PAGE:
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Invited Commentary
April 2018

Left Ventricular Diastolic Dysfunction in Hutchinson-Gilford Progeria Syndrome

Author Affiliations
  • 1Molecular Cardiology Division, Victor Chang Cardiac Research Institute, Darlinghurst, New South Wales, Australia
  • 2Cardiology Department, St Vincent’s Hospital, Darlinghurst, New South Wales, Australia
  • 3Faculty of Medicine, University of New South Wales, Kensington, New South Wales, Australia
JAMA Cardiol. 2018;3(4):334-335. doi:10.1001/jamacardio.2017.5377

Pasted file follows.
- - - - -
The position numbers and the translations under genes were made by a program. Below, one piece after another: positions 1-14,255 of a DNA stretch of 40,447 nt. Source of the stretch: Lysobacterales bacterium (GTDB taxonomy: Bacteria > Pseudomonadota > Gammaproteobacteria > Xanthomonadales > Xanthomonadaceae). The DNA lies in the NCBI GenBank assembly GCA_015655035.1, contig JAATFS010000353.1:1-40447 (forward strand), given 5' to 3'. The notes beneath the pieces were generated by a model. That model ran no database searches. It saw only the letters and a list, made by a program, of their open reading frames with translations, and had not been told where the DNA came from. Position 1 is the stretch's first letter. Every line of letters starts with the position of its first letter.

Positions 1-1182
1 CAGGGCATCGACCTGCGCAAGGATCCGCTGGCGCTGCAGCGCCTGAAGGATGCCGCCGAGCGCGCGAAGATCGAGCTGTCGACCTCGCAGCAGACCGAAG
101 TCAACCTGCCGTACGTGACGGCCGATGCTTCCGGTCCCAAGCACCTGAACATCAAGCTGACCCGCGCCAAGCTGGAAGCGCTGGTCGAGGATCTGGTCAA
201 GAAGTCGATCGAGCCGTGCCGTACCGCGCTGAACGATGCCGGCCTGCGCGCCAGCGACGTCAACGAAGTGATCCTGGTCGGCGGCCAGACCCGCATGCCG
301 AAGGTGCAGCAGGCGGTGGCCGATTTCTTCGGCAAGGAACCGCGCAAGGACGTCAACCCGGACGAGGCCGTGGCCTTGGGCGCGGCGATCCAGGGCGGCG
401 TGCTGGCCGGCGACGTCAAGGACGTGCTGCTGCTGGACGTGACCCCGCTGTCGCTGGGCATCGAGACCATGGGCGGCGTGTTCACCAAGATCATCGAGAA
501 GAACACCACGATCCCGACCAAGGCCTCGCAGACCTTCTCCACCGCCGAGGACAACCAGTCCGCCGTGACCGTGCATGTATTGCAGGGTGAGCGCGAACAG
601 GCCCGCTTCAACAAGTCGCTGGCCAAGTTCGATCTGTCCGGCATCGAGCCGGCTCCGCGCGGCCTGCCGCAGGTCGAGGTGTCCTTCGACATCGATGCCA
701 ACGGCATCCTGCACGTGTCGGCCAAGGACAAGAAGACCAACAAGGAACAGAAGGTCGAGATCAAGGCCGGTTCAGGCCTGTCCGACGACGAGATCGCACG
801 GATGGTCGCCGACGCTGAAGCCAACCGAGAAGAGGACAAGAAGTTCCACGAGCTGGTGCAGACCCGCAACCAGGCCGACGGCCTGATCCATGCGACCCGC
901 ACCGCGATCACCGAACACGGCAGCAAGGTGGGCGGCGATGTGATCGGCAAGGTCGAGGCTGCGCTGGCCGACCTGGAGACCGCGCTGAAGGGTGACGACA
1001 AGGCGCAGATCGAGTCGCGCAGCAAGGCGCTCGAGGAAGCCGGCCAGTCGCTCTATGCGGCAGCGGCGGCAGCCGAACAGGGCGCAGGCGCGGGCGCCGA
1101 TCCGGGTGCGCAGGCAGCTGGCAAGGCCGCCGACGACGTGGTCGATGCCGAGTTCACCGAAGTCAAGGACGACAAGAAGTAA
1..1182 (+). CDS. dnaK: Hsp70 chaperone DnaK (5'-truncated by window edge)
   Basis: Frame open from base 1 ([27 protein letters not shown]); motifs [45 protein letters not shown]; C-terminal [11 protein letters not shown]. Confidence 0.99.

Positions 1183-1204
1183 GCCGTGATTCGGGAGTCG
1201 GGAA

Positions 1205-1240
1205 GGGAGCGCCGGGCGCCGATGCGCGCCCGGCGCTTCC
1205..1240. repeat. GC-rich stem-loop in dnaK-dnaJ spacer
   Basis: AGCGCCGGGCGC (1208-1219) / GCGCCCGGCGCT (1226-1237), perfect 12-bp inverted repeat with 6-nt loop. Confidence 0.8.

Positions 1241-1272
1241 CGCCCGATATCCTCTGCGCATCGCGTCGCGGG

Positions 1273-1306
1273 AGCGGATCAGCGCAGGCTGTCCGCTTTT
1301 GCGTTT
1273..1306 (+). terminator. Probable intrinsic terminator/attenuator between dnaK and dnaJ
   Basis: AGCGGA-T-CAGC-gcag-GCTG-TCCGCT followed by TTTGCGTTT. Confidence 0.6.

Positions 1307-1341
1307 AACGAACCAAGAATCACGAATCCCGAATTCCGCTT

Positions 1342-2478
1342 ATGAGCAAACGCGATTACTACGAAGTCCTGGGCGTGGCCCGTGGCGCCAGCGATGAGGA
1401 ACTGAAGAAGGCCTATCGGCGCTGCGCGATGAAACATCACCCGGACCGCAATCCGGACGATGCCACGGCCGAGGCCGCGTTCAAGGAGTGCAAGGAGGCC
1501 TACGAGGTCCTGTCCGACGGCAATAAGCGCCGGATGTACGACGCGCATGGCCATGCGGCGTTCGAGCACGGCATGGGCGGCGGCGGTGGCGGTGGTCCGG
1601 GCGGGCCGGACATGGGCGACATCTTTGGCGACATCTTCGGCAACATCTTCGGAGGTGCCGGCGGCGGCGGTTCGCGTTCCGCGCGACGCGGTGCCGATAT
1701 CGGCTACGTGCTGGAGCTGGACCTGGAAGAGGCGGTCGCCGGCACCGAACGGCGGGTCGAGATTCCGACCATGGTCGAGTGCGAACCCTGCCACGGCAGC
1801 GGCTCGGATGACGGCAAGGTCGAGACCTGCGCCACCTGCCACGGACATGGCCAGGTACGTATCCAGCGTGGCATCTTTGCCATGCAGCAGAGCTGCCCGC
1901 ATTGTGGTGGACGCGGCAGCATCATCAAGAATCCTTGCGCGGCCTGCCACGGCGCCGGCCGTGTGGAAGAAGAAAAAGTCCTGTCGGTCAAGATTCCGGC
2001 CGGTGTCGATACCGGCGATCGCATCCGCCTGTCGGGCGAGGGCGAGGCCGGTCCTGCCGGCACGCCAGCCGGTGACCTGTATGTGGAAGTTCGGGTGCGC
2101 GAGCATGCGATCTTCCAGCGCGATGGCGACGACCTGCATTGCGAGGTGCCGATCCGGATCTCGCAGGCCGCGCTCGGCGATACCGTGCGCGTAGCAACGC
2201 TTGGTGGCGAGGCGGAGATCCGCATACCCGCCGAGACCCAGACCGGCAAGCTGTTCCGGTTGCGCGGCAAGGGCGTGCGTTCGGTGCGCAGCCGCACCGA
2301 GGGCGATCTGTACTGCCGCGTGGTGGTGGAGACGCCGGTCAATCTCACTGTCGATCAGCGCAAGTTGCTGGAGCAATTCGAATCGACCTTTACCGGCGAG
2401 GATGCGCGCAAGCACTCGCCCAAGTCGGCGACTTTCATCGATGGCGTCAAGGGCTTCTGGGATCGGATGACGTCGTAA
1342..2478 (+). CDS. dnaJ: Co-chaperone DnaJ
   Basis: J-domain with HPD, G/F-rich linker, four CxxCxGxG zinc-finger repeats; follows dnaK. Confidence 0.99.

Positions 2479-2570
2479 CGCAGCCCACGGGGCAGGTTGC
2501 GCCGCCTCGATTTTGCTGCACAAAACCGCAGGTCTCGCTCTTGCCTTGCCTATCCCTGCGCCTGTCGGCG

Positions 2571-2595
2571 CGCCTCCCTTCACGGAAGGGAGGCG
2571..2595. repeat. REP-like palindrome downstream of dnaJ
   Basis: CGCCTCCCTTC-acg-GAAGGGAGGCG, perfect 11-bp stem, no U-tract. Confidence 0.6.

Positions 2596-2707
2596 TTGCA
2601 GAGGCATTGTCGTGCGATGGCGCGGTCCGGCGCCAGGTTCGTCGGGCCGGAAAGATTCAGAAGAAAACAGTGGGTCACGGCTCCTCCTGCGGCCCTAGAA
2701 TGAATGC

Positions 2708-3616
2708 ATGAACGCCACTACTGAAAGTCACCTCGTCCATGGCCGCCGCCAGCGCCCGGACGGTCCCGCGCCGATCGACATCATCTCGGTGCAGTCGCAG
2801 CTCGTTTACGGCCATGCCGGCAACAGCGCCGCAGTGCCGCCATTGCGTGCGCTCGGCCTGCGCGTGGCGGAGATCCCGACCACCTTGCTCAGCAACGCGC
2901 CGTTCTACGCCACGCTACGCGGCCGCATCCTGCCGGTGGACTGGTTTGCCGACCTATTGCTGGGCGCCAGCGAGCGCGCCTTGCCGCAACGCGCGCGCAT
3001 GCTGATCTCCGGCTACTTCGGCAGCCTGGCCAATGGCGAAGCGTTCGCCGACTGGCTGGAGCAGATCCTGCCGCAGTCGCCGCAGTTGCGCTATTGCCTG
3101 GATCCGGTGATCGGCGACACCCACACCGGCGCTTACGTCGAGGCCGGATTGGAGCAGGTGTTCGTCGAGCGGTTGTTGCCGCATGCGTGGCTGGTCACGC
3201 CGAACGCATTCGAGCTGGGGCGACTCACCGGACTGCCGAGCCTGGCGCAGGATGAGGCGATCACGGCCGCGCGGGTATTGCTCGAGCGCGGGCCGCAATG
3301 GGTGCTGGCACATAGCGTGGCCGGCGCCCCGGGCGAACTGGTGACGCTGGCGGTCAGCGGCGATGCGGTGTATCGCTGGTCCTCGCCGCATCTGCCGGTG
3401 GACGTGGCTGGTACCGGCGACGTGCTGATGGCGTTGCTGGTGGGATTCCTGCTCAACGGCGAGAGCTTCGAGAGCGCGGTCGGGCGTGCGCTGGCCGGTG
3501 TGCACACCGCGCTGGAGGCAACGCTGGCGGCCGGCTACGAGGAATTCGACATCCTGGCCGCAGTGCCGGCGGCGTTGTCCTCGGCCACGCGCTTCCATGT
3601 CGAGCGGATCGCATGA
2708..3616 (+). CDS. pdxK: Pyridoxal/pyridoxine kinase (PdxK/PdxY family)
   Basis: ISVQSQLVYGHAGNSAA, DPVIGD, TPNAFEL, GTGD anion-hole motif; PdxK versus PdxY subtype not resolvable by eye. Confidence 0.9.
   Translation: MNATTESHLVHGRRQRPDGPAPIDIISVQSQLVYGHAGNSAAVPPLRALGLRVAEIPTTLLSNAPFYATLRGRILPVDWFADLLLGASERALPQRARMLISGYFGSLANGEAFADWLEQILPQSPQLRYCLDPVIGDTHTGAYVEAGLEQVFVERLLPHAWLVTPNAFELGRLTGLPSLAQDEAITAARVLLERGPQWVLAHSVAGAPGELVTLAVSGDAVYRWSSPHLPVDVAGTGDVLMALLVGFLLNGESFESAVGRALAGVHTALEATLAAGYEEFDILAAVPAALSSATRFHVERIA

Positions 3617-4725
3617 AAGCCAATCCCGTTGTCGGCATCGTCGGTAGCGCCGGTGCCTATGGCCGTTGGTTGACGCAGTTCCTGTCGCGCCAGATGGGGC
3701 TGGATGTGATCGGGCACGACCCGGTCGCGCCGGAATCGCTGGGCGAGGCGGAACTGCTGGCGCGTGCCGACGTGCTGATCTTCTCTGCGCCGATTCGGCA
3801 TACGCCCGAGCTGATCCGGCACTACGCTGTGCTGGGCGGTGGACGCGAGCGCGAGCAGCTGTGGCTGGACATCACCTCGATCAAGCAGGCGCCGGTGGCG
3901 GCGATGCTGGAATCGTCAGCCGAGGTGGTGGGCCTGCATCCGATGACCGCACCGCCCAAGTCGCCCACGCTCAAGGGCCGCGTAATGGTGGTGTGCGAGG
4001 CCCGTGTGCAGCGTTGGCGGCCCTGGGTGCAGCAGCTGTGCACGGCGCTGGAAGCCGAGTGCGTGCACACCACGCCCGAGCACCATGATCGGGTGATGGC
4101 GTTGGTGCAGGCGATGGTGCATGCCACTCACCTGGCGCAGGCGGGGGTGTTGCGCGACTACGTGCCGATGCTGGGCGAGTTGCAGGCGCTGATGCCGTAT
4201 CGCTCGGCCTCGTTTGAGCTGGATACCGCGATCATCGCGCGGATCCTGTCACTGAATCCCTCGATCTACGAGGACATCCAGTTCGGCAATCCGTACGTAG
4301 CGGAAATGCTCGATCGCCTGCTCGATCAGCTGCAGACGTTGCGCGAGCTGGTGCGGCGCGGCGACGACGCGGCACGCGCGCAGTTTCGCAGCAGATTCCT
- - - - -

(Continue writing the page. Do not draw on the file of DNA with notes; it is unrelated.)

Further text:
Hutchinson-Gilford progeria syndrome (HGPS) is a premature aging disorder that affects approximately 1 in 4 to 8 million newborn infants.1,2 Affected individuals present with failure to thrive and a progeroid appearance, with progressive manifestation of short stature, bone and joint abnormalities, and subcutaneous fat loss.1,2 This disorder is invariably fatal in the midteenage years owing to myocardial infarction or stroke associated with severe accelerated atherosclerosis. Because of the extreme rarity of HGPS, relatively little is known about the full spectrum and outcomes of cardiovascular complications. In this issue of JAMA Cardiology, Prakash et al3 report the results of echocardiographic analyses undertaken in 27 patients with HGPS who were aged 2 to 17 years. The presence of left ventricular (LV) diastolic dysfunction in nearly two-thirds of the participants was a novel and surprising finding.

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